The 23rd Festival of Fantastic Films
Darrell Buxton reviews the event at the Days Hotel,
The Number 23. No, not that strange paranoid Jim Carrey flick from a few years ago, but the twenty-third occasion on which SF/horror/fantasy devotees have been invited to descend upon autumnal Manchester, UK, to celebrate our film favourites across the decades, to meet a stellar array of cult acting personalities, and to catch up with old friends over breakfast or in the hotel bar.
The Festival of Fantastic Films (FoFF) has a remarkable history - the brainchild of the late Harry Nadler and late Dave Trengove, together with current stalwarts Tony Edwards and Gil Lane-Young and some of [Britian's] north-western fantastic film buffs whose interest and involvement in fandom stretches back beyond even my birth (I reached a milestone the week before this year's fest, taking the first precarious steps into my fifties…), the event kicked off in 1990 and over the years has managed to attract major genre legends. From Ray Harryhausen and Forry Ackerman, to John Landis and Roger Corman, with heaps of Hammer personnel, 1960s starlets, offbeat characters such as Crispin Glover, Euro stars like Jorge Grau, Paul Naschy, Lamberto Bava, Antonio Margheriti, Bobby Rhodes, etc., etc., the FoFF has consistently been able to provide attendees with a chance to meet and hob-nob with some of the finest exponents of motion picture flights of fancy. This year, two regular fest visitors from north of the border, George Gaddi and George Houston, produced and published a special book detailing the great times we have all had in Manchester across almost a quarter-century of film fun - copies of the book were snapped up like hot cakes, and every time I wandered into the bar or the lobby I could see someone excitedly leafing through the tome, spotting a photo of themselves, reminiscing about memorable interviews by the likes of David Warbeck, or marvelling at how Tony Edwards cut such a handsome, muscle-bound figure during his stint as Superman in one of the team's early-sixties amateur home movie shorts.
The 2012 festival's advance Progress Reports promised the appearance of Return of the Living Dead star and self-styled 'Scream Queen', Linnea Quigley, as the main guest. Sadly it all proved too good to be true, and Linnea cancelled at the eleventh hour (under somewhat murky circumstances beyond the control of either Ms Q or the organisers). She has however promised to appear at a future fest, and if by some chance she happens to be reading this I can inform Linnea that she would fit right into this event's low-key yet ultra-enthusiastic vibe; I'm sure many of the regulars would love to see her.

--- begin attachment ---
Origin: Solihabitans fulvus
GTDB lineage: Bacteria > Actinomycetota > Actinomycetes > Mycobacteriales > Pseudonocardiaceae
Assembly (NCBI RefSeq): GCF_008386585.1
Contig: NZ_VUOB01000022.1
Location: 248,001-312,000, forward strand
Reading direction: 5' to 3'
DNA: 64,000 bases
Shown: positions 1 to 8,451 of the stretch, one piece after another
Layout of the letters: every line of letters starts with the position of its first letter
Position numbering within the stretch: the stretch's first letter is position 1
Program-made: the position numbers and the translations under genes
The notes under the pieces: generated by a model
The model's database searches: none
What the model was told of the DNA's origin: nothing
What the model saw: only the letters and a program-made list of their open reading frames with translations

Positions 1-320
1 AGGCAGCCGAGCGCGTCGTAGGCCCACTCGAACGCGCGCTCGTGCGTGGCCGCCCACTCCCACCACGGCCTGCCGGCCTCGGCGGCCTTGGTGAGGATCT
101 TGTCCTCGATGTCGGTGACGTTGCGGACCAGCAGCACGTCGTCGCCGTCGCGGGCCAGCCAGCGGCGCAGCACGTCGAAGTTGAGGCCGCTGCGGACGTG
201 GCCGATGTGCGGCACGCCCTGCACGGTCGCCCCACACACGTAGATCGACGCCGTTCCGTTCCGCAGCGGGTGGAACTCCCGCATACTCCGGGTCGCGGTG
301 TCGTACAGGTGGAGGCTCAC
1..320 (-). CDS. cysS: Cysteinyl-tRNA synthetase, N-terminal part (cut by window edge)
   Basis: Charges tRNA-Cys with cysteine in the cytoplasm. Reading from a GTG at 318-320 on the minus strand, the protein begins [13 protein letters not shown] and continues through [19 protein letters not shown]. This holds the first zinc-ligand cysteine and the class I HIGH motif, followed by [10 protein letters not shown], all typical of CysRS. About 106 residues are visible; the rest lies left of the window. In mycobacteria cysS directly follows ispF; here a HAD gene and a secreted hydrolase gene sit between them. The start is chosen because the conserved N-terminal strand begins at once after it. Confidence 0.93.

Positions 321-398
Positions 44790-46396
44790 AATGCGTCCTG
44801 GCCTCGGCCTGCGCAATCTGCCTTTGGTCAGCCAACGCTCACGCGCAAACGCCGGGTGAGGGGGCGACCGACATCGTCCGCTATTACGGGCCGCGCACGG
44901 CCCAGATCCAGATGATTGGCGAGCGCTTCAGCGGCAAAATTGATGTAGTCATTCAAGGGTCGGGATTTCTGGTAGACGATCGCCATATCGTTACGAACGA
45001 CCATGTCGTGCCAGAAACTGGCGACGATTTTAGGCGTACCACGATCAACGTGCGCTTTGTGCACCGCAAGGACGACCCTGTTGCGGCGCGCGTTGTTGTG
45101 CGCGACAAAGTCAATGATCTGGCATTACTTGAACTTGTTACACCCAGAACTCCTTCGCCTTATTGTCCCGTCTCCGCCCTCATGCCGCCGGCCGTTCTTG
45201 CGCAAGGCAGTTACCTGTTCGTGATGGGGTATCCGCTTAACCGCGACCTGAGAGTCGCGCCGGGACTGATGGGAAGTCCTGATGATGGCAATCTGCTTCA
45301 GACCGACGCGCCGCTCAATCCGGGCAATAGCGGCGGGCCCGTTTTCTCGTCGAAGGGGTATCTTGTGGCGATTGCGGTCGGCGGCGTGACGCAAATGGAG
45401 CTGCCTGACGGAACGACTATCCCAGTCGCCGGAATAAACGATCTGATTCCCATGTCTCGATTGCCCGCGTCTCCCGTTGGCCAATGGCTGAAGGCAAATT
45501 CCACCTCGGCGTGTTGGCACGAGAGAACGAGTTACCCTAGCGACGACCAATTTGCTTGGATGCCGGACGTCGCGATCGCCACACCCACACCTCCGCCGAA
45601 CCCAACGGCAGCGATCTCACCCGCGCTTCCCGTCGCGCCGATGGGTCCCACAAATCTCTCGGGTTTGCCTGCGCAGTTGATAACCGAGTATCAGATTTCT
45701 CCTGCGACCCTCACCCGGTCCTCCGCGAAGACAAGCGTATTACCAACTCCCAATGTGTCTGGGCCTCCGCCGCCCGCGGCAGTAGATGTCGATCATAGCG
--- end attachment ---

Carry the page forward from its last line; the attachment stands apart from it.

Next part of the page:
Hasty programme revisions are nothing new to the organising committee, however, and the schedule was soon reworked to avoid any lengthy gaps in the triple-strand line-up. There are not many UK-based conventions where you can choose to view from a roster of movies including Sorority Babes in the Slimeball Bowl-O-Rama, Frankenstein's Castle of Freaks, Late Night Trains, The Ghost of Kasane Swamp, Black Moon, Murder at the Baskervilles, Highway To Hell (a re-edited version of Richard Driscoll's extraordinary all-star Blues Brothers/Texas Chainsaw Massacre mash-up previously released as Eldorado), and Surf Nazis Must Die, and that line-up represents a mere portion of the programme offered up on day one only!
The guests who did make it along included Derren Nesbitt in a return visit - I was lucky enough to be handed the job of interviewing Derren live on stage, and his easy-going manner and fund of showbiz tales made my task a simple one. Mr. Nesbitt did have a habit of answering most of my questions, no matter what subject I had addressed, with an anecdote about Frank Sinatra (with whom he worked on 1967's The Naked Runner), but the yarns were so fascinating and amusing that I was happy to let it go. We did coax a few memories about The Prisoner and Doctor Who from Derren, but he was not too keen to talk about his experiences as a semi-regular on The Comic Strip Presents… in the early '90s ('not my best performances'…). Mention of his recent theatre work brought out the beast in him - comedy duo Hale & Pace, with whom Derren appeared in a recent touring production of Dry Rot, coming in for a particular tongue-lashing!